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Staley still has dream of WNBA title

Dawn Staley, 35, said she'll play one, maybe two more years in hopes of winning a WNBA championship. 
 (Associated Press / The Spokesman-Review)
Dawn Staley, 35, said she'll play one, maybe two more years in hopes of winning a WNBA championship. (Associated Press / The Spokesman-Review)
Jenna Fryer Associated Press

CHARLOTTE, N.C. – Dawn Staley slips out of her sneakers after a tough two-hour practice and gingerly walks off the court. Her joints ache and her knees have been sore for years. It’s so bad, Staley walks as if her entire body is in pain.

She doesn’t have to play basketball anymore. The three-time Olympian and two-time NCAA player of the year coaches a Temple program on the rise.

Staley has accomplished plenty in her career. But the one big thing missing – a WNBA title – is what has the 35-year-old point guard back with the Charlotte Sting for a seventh season.

“I’m still playing to put myself in a position to win a WNBA championship,” she said. “As a player, I don’t have very many days left because I am going to retire very soon. So it’s here and now for me.

“I try to take it day by day, but I can honestly say if I win a WNBA championship, I am done.”

There are other holes in Staley’s resume: She never won an NCAA championship, despite leading Virginia to the Final Four three times. Staley played in just one title game, losing to Tennessee.

As coach at Temple, she’s spent the past five years building that program and led the Owls into the second round of the NCAA Tournament this past season. She believes she still can get an NCAA title – from the sideline, with a whistle around her neck.

“I can’t erase history and get an NCAA championship as a player,” she said. “But I have put myself in position to get one as a coach, and hopefully it happens sooner rather than later. I don’t have that time to get a WNBA championship.”

The Sting recognize that so clearly that it can be argued that coach Trudi Lacey wants the title more for Staley than she does for the organization. As general manager, Lacey had an aggressive offseason in which she replaced most of Charlotte’s aging veterans with quicker, younger players.

She lured free agent Sheri Sam and traded for point guard Helen Darling, who eventually will be Staley’s replacement. In doing so, Lacey said goodbye to Andrea Stinson, who had started every game in Sting history, and Charlotte Smith-Taylor, one of the most popular players in state history.

But Lacey is adamant that she had no choice. When Staley returned from the Olympics last season, Charlotte was in a three-way tie for second place in the Eastern Conference with a legitimate shot at winning the division and making it back to the WNBA Finals (the Sting lost to Los Angeles in 2001).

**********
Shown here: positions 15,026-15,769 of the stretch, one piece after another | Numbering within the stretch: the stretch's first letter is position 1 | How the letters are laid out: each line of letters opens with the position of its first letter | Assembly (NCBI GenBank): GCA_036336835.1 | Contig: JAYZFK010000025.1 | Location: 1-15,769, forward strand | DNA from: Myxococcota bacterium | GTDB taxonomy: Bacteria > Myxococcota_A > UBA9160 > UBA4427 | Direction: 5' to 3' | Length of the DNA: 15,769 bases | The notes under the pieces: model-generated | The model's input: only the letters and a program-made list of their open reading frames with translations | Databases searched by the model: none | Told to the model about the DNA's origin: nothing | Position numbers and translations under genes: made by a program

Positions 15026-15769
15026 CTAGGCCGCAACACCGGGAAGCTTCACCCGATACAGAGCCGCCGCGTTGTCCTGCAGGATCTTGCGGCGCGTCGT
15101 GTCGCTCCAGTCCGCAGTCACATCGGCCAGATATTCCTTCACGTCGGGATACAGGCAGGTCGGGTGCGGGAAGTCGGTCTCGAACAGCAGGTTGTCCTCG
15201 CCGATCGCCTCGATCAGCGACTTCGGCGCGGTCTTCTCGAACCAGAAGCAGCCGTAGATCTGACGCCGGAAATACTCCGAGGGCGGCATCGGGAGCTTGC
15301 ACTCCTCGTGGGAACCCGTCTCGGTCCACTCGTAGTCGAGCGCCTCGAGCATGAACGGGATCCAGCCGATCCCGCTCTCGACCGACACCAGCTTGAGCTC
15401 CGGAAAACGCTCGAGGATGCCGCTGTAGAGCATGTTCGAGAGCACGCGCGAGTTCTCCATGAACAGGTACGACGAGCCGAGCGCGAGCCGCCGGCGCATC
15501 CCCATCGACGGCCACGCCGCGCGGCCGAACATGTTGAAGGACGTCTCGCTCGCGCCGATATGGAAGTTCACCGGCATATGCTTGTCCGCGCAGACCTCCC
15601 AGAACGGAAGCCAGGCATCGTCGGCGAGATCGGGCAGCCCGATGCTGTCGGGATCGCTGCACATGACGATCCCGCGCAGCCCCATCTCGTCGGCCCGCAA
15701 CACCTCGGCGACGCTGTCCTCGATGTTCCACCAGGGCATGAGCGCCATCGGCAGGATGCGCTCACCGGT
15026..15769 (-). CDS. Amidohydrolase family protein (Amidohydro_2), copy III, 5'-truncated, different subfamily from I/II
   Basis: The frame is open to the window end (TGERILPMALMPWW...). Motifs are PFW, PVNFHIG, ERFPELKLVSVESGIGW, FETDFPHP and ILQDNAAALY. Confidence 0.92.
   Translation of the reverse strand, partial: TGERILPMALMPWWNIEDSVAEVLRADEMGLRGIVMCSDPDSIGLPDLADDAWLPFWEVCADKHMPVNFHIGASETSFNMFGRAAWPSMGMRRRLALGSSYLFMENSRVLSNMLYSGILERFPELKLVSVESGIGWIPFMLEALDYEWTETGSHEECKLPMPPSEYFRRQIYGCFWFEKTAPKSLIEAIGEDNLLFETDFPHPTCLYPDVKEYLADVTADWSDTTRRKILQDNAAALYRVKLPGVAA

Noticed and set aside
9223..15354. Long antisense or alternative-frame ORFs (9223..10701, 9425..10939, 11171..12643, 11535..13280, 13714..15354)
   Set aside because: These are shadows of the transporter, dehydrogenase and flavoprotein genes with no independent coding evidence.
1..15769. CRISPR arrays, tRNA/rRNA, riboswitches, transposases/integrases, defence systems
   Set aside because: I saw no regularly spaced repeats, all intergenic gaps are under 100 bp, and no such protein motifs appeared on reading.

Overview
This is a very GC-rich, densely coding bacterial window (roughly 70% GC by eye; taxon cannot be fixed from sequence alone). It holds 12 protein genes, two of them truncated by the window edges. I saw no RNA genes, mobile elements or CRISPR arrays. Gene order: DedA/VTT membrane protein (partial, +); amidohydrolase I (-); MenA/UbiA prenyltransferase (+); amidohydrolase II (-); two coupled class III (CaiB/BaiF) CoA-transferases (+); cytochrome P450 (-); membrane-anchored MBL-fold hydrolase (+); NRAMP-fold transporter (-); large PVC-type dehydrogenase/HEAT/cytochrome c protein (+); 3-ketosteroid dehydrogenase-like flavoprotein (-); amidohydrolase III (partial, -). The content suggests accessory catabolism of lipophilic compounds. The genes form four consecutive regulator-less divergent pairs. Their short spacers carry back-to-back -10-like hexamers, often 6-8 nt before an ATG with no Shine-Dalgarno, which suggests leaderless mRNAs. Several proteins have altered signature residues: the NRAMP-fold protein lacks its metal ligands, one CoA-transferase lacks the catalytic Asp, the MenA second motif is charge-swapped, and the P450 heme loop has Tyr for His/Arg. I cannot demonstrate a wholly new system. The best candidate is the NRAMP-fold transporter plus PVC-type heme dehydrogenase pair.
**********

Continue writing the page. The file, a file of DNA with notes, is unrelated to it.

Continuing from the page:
Instead, the Sting collapsed down the stretch and failed to make the playoffs.

“Dawn came back from playing an intense international schedule, didn’t take a single day off after getting back from the Olympics, and actually picked up her game,” Lacey said. “No one else around her did. If the rest of the team had lifted their level of play to what Dawn’s was, we would have been in the playoffs.”

Lacey wasn’t positive Staley would come back for another year. Staley retired from international competition after the Olympics, and Lacey knew it couldn’t be long until Staley hung her sneakers up for good.

Instead, Staley signed a one-year deal to come back this season, with no promises of anything else.

“I think I can prepare my body to do another year after this one,” Staley said. “I just can’t see it after that. I really can’t. It’s physical, it’s mental, it’s enough is enough.”

Getting ready for another season meant almost no time off for Staley. She works out with a personal trainer, and gets work in with her Temple team.

So Lacey gave her a week off at the start of training camp and told her to get some rest and relaxation before coming back to Charlotte.

Staley listened – sort of.

She headed to a Caribbean resort, but found herself unable to enjoy the sun and fun. Instead, she worked out three times a day: Sprints in the morning, weights in the afternoon, long sessions on the bicycle at night.

“I don’t relax well,” she said. “I can’t just sit. That’s not who I am.”

Darling, in her fifth season in the league, is relishing her time playing behind Staley. She knows she’s in Charlotte to eventually replace Staley in the backcourt, but for now is content to relieve Staley and give the Sting a change of pace when she’s on the floor.

In doing so, she’s soaking up everything she can from the 5-foot-6 Staley.

“Dawn is a great teacher, a great coach, a great motivator,” Darling said. “She thinks she’s bigger than what she is, and she plays with all of her heart and she is one of the greatest ever.

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